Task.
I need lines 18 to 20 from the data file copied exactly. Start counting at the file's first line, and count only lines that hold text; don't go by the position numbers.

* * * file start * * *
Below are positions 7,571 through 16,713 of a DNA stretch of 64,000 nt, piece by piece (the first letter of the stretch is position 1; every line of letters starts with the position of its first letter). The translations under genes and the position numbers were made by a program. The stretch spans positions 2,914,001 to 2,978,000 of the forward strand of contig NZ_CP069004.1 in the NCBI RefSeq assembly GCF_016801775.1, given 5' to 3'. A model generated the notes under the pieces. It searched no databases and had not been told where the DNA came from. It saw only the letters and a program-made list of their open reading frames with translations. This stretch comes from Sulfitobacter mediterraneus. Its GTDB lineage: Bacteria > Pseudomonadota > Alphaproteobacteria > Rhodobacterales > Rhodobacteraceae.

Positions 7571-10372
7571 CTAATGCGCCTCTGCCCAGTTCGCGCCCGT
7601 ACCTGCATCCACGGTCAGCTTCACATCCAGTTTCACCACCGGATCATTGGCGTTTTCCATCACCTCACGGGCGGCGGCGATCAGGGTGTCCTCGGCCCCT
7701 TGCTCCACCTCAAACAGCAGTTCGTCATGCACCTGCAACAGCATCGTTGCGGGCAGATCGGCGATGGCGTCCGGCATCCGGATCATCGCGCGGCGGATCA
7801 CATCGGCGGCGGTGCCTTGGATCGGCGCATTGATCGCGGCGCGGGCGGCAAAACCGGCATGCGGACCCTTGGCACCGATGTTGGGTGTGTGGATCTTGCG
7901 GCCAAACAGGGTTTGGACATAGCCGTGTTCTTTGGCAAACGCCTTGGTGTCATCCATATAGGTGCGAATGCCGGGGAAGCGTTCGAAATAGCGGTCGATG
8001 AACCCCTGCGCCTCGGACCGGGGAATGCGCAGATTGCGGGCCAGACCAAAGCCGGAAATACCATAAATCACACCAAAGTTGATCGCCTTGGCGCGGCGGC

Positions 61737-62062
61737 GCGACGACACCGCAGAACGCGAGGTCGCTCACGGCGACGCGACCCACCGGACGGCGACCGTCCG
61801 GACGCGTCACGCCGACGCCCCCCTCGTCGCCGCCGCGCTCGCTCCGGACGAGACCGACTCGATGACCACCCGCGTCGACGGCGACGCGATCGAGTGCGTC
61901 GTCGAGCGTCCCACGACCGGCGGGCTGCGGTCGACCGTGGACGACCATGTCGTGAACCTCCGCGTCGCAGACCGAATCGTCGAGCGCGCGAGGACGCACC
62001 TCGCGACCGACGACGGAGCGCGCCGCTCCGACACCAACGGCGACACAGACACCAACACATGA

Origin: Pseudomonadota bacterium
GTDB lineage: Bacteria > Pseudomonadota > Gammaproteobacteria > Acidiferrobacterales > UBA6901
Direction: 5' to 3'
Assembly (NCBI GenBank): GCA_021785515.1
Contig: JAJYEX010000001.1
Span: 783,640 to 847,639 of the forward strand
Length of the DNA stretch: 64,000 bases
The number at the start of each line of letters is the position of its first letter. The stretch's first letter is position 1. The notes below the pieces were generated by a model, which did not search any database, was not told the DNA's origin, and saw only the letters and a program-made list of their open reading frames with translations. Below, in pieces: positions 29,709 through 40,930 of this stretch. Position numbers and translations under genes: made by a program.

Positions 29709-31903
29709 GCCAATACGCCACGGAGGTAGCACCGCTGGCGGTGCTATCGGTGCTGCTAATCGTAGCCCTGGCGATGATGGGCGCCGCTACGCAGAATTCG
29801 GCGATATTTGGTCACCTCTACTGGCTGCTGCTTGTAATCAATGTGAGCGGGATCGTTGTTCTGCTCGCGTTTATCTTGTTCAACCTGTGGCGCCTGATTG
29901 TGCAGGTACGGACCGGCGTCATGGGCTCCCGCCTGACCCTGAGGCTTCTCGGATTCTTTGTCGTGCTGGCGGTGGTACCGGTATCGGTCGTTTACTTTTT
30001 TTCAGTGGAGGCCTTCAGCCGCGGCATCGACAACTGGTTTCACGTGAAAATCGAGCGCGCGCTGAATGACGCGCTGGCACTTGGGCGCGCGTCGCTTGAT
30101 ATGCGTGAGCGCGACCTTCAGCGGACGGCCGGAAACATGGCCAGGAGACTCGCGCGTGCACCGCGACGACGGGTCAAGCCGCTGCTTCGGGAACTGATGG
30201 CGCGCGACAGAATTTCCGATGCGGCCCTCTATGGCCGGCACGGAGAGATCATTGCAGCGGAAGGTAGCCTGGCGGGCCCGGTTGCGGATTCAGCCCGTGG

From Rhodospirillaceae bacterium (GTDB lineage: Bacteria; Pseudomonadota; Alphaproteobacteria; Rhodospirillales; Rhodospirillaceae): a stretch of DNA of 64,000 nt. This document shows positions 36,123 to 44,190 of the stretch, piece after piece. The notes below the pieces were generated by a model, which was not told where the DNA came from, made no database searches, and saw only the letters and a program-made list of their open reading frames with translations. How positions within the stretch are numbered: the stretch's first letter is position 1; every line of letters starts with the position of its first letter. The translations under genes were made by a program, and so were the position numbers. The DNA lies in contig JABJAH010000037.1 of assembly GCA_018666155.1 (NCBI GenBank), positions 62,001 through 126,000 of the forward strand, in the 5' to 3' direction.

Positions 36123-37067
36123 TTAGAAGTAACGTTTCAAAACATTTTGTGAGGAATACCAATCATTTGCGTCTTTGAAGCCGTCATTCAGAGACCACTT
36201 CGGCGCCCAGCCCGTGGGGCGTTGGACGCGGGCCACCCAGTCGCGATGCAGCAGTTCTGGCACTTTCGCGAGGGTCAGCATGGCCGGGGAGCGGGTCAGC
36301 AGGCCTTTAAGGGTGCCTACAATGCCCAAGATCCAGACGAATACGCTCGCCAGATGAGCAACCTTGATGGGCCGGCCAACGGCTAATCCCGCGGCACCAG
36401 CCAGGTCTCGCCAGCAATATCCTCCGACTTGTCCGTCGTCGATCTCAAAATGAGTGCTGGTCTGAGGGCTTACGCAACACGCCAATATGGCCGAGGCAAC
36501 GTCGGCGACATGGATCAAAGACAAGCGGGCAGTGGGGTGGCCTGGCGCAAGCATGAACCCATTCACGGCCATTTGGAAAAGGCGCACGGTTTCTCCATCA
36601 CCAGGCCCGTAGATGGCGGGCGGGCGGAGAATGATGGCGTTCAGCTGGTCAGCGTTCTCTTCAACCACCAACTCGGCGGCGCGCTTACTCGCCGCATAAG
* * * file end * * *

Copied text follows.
Contig: JAJYEX010000001.1
Span: 783,640 to 847,639 of the forward strand
Length of the DNA stretch: 64,000 bases